The ruling is “very good” for the business community, said Frank Knapp, president and CEO of the S.C. Small Business Chamber of Commerce. “We will not have more uninsured people in the state.”

Whether a business provides employees with health insurance or not, the ruling is important because workers who have health policies are more likely to be healthier, productive and not facing the financial stress to paying skyrocketing medical bills, Knapp said.

In addition, Knapp noted that health care is a growth industry in South Carolina as companies have expanded to provide services for an growing an aging population. The industry represents investment and jobs, he said.

“When people have health insurance and are able to go to a health care provider, that provider will be paid,” Knapp said. The court ruling “is a major decision for the economy of our state and country.”  

 

Columbia Regional Business Report
June 25, 2015

By Chuck Crumbo

The U.S. Supreme Court’s ruling today upholding Affordable Care Act premium subsidies impacts more than 150,000 South Carolinians who have been able to obtain health insurance.

The 6-3 decision in King v. Burwell (.pdf) cleared the way for citizens in 34 states without a state-based exchange, such as South Carolina, to continue to pay for health policies with federal tax credits.

“South Carolina’s hospitals are encouraged by the court’s decision to uphold health care subsidies for more than 150,000 South Carolinians,” the S.C. Hospital Association said. “While today’s judgment allows many families to breathe a sigh a relief, we continue to seek a solution for the 200,000 working poor citizens who fall into the state’s coverage gap and make too little money to qualify for a health subsidy.”

Opponents of the health insurance law, commonly called Obamacare, contended that people in states without a state-based exchange were not entitled to receive federal subsidies.

In the majority opinion, written by Chief Justice John Roberts, the court made its ruling based on the intent of Congress. “Congress passed the Affordable Care Act to improve health insurance markets, not to destroy them,” Roberts wrote.

What impact the ruling will have on South Carolina’s insurance business remains to be seen.

“The Department is reviewing the decision closely, but we do not anticipate any major regulatory changes in South Carolina,” said Ray Farmer, director of the S.C. Department of Insurance.

The ruling is “very good” for the business community, said Frank Knapp, president and CEO of the S.C. Small Business Chamber of Commerce. “We will not have more uninsured people in the state.”

Whether a business provides employees with health insurance or not, the ruling is important because workers who have health policies are more likely to be healthier, productive and not facing the financial stress to paying skyrocketing medical bills, Knapp said.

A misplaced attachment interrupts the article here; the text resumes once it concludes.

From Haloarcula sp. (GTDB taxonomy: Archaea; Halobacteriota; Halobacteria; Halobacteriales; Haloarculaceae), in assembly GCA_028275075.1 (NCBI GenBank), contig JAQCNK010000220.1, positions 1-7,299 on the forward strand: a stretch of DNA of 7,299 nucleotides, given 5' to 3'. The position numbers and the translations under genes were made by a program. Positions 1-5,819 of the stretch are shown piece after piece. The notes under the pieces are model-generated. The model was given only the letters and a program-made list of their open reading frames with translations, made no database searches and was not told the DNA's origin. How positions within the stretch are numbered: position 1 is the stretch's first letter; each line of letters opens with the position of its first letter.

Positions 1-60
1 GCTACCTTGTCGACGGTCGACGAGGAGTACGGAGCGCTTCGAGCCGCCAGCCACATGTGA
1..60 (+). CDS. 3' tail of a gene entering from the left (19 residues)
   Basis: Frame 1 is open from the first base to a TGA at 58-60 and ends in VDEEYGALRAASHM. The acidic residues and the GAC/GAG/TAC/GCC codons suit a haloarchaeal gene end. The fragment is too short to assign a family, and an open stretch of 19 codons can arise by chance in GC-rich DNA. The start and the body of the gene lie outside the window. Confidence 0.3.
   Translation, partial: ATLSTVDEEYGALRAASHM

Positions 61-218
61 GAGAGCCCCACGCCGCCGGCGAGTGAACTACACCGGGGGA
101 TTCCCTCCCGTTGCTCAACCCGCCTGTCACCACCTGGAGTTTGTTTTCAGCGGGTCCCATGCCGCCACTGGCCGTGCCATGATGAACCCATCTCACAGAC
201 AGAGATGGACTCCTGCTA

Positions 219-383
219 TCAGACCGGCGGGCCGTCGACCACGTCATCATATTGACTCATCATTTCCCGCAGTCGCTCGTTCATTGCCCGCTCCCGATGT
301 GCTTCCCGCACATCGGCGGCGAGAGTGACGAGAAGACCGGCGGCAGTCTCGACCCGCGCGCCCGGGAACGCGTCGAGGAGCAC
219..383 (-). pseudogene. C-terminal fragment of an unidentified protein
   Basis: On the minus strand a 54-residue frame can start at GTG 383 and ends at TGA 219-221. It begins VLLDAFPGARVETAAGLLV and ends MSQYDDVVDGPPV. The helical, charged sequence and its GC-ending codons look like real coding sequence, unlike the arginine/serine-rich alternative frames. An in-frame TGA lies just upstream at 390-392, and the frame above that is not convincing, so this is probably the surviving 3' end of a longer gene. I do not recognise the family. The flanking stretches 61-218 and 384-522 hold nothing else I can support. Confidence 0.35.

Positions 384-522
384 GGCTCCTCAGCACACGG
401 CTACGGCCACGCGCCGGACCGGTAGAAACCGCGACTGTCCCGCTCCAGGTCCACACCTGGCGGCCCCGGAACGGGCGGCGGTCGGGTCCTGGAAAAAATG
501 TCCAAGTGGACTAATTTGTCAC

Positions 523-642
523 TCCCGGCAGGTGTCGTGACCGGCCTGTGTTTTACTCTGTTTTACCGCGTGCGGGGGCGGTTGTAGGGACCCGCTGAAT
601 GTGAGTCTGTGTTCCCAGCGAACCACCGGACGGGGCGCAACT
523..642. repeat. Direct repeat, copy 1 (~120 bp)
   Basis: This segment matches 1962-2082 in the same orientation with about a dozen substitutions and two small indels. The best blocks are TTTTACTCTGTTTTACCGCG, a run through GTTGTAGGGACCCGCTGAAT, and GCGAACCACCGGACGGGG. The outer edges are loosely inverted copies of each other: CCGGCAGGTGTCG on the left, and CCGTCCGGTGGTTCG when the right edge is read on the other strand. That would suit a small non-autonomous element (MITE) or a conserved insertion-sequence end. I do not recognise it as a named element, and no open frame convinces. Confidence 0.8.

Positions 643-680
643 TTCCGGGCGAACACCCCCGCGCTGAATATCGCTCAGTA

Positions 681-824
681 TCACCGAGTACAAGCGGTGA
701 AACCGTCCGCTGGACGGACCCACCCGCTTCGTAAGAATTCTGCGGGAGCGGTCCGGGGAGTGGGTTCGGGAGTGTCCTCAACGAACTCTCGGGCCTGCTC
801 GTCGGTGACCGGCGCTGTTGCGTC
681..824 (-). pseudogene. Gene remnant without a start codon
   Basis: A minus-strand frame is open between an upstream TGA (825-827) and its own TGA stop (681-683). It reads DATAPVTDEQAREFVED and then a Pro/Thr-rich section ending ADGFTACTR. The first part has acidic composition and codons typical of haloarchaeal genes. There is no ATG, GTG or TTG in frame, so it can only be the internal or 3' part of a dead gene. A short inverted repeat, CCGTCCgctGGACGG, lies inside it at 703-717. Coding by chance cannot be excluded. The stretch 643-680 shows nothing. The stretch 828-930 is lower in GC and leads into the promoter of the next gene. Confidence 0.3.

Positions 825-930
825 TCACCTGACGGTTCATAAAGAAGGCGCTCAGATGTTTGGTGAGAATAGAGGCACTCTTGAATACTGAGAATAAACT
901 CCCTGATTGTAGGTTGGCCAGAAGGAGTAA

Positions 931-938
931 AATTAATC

In addition, Knapp noted that health care is a growth industry in South Carolina as companies have expanded to provide services for an growing an aging population. The industry represents investment and jobs, he said.

“When people have health insurance and are able to go to a health care provider, that provider will be paid,” Knapp said. The court ruling “is a major decision for the economy of our state and country.”

The Kaiser Family Foundation, a California-based nonprofit focusing on health issues, estimates that 154,221 South Carolinians received tax credit subsidies to pay for their health insurance. Kaiser added those tax credits totaled more than $43.3 million a month or about $520 million a year.

If the court had ruled against the government, the average monthly premium for those receiving the subsidies would have climbed by 335%, Kaiser said.

“Today’s Supreme Court ruling, which upheld subsidies for individuals who purchased insurance through federal exchanges, as they do in South Carolina, ensured that financial assistance will continue for those who qualify for its support,” said Patti Embry-Tautenhan, spokeswoman for BlueCross BlueShield of South Carolina.

“There is more work to be done to make health care more affordable and BlueCross BlueShield of South Carolina remains committed to providing high-quality, affordable health care coverage to all our members,” Embry-Tautenhan said. “To move forward and create positive change, we are partnering with patients, physicians and hospitals to transform the health care system by encouraging coordinated care and aligning payment with quality outcomes so that patients (our members) get healthy faster and stay healthy longer, while reining in health care costs for everyone.”

http://www.columbiabusinessreport.com/news/54896-court-ruling-upholds-health-insurance-subsidies-for-150-000-south-carolinians?rss=0

 

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